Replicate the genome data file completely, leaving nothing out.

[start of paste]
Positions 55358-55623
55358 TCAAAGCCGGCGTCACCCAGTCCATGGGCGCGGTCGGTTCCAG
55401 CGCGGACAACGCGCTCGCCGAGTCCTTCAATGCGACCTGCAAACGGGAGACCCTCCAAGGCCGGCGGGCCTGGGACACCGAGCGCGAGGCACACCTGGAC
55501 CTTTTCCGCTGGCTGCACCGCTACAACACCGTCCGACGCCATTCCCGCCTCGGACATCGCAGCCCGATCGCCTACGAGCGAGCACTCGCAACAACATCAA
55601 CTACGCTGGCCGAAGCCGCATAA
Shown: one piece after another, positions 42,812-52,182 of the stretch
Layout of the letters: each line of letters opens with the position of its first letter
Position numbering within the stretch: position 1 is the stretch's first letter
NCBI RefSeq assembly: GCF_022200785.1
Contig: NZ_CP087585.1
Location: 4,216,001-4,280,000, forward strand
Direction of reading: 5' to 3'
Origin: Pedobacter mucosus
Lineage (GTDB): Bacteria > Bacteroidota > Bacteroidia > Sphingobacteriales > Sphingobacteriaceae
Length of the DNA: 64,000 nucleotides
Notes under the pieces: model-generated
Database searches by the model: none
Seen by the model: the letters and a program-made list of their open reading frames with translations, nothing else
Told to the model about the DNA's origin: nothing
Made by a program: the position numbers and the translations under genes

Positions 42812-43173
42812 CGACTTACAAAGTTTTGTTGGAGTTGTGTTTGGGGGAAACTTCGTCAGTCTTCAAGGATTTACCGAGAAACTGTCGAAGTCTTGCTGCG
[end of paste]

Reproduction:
Positions 55358-55623
55358 TCAAAGCCGGCGTCACCCAGTCCATGGGCGCGGTCGGTTCCAG
55401 CGCGGACAACGCGCTCGCCGAGTCCTTCAATGCGACCTGCAAACGGGAGACCCTCCAAGGCCGGCGGGCCTGGGACACCGAGCGCGAGGCACACCTGGAC
55501 CTTTTCCGCTGGCTGCACCGCTACAACACCGTCCGACGCCATTCCCGCCTCGGACATCGCAGCCCGATCGCCTACGAGCGAGCACTCGCAACAACATCAA
55601 CTACGCTGGCCGAAGCCGCATAA
Shown: one piece after another, positions 42,812-52,182 of the stretch
Layout of the letters: each line of letters opens with the position of its first letter
Position numbering within the stretch: position 1 is the stretch's first letter
NCBI RefSeq assembly: GCF_022200785.1
Contig: NZ_CP087585.1
Location: 4,216,001-4,280,000, forward strand
Direction of reading: 5' to 3'
Origin: Pedobacter mucosus
Lineage (GTDB): Bacteria > Bacteroidota > Bacteroidia > Sphingobacteriales > Sphingobacteriaceae
Length of the DNA: 64,000 nucleotides
Notes under the pieces: model-generated
Database searches by the model: none
Seen by the model: the letters and a program-made list of their open reading frames with translations, nothing else
Told to the model about the DNA's origin: nothing
Made by a program: the position numbers and the translations under genes

Positions 42812-43173
42812 CGACTTACAAAGTTTTGTTGGAGTTGTGTTTGGGGGAAACTTCGTCAGTCTTCAAGGATTTACCGAGAAACTGTCGAAGTCTTGCTGCG